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Budget 2014: Where’s the magic?

Budget 2014: Where’s the magic?

Forecast economic growth rising as high as 4% in 2016, and strongly growing tax revenues has allowed the Government to present a Budget that achieves a surplus, while increasing Government spending significantly, and still reduces the size of the Government relative to GDP.

The Government will spend $73.1bn in 2015 rising to $81.5bn by 2018. Yet despite that increase, core Crown expenses will fall from 35% of GDP in 2011 to less than 30% in 2017. Relative to the economy, Government is getting smaller.

And despite that extra spending, the government will run growing surpluses and meet a debt reduction target of 20% of GDP by 2020.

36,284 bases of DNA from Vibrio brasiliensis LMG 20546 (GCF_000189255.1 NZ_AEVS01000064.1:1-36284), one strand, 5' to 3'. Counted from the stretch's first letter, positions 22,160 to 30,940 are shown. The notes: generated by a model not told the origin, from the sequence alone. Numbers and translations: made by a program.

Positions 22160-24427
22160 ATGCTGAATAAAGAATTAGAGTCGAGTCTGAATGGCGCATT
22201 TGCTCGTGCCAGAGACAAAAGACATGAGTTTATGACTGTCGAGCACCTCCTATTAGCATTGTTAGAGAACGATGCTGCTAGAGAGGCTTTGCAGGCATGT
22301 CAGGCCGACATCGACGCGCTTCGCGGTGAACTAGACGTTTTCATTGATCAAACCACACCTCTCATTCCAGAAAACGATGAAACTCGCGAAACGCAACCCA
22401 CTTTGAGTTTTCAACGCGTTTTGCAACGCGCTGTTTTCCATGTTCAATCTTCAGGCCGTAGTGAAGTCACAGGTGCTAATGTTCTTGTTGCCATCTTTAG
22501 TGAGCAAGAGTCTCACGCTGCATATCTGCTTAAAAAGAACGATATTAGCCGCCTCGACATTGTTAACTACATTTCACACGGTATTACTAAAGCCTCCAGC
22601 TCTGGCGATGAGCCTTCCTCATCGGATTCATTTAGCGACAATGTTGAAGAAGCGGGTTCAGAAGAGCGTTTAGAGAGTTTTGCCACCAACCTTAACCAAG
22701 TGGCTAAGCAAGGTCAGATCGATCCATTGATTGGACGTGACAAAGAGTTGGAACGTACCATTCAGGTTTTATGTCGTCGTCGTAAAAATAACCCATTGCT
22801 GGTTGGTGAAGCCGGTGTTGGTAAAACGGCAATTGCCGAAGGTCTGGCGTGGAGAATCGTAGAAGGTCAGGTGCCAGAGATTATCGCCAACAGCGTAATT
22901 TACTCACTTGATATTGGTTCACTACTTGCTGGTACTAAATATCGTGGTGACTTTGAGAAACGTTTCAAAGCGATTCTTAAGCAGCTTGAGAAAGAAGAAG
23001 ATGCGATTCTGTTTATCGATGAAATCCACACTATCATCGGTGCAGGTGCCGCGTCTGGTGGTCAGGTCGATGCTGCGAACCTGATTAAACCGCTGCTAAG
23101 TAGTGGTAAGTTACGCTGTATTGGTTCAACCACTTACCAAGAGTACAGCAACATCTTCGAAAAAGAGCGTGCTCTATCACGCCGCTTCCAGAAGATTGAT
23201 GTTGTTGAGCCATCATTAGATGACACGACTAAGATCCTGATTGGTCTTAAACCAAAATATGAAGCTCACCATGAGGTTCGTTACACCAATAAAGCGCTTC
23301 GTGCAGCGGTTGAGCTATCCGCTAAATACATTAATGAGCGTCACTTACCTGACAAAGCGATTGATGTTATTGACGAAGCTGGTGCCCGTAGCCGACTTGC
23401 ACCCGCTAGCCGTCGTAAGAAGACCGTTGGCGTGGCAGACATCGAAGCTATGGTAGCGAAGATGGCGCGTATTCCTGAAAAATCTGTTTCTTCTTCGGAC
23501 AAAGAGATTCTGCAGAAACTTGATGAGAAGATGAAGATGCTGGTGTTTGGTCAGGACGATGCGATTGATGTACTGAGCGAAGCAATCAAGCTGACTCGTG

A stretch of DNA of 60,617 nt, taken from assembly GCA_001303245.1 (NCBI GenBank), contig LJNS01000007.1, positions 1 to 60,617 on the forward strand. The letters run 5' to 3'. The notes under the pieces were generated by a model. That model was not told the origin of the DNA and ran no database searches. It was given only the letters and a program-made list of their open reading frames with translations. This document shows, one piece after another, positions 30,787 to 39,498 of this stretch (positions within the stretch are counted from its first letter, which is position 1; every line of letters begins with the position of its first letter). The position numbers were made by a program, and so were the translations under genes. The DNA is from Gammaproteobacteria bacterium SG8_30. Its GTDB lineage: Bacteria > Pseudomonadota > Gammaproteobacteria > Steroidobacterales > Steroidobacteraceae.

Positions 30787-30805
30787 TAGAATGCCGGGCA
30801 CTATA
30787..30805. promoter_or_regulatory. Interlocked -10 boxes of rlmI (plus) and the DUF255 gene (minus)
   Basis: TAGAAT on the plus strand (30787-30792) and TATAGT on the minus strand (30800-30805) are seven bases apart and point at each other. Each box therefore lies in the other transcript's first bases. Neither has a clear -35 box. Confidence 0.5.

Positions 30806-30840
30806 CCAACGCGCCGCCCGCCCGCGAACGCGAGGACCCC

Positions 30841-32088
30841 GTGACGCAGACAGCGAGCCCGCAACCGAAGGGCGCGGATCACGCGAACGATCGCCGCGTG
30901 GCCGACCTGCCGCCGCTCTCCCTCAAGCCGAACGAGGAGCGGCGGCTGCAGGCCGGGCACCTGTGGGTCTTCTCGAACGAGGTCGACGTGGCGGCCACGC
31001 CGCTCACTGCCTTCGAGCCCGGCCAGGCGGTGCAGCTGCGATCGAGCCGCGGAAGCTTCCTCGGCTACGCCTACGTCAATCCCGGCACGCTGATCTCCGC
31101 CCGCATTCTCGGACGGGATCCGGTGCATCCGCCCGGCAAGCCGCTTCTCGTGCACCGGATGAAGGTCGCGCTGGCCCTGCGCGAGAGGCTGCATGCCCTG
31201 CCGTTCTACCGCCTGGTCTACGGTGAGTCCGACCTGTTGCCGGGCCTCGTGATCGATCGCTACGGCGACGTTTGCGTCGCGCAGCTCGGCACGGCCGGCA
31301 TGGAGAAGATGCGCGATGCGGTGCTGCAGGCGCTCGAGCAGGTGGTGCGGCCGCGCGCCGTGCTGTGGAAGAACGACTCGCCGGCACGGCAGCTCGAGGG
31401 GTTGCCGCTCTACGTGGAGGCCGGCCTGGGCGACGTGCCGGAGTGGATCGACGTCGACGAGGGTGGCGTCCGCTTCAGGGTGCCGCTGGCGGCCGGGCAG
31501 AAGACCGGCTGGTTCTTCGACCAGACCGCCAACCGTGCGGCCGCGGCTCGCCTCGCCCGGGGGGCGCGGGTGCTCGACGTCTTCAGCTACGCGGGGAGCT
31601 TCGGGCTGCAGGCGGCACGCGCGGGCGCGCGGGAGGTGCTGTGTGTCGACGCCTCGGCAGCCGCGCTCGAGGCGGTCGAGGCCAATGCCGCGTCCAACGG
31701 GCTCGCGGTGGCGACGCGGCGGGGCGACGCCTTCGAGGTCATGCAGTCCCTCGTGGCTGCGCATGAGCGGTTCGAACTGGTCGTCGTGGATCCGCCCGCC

So where’s the magic?

“The magic in Budget 2014 is the forecast growth of the economy, the trick is making sure the magic is real,” PwC Corporate Tax Leader, Geof Nightingale says.

“Economic growth drives higher tax revenues, and, now we will return to surplus, as long as spending increases are kept to less than tax revenue increases, surpluses will continue.

“Net debt as a percentage of GDP also improves, but not because it’s being repaid. From 2015 no more is borrowed, with net debt peaking at $65bn. The government plans to hold it there while the economy grows around it.

“Budget 2014 walks a finely balanced line of increasing Government spending, generating surpluses to protect the future and allowing our debt to reduce as a proportion of GDP. But it relies heavily on us achieving the magic of economic growth.

“However, the sensible fiscal management presented by Budget 2014 should help to create that magic,” concludes Mr Nightingale.


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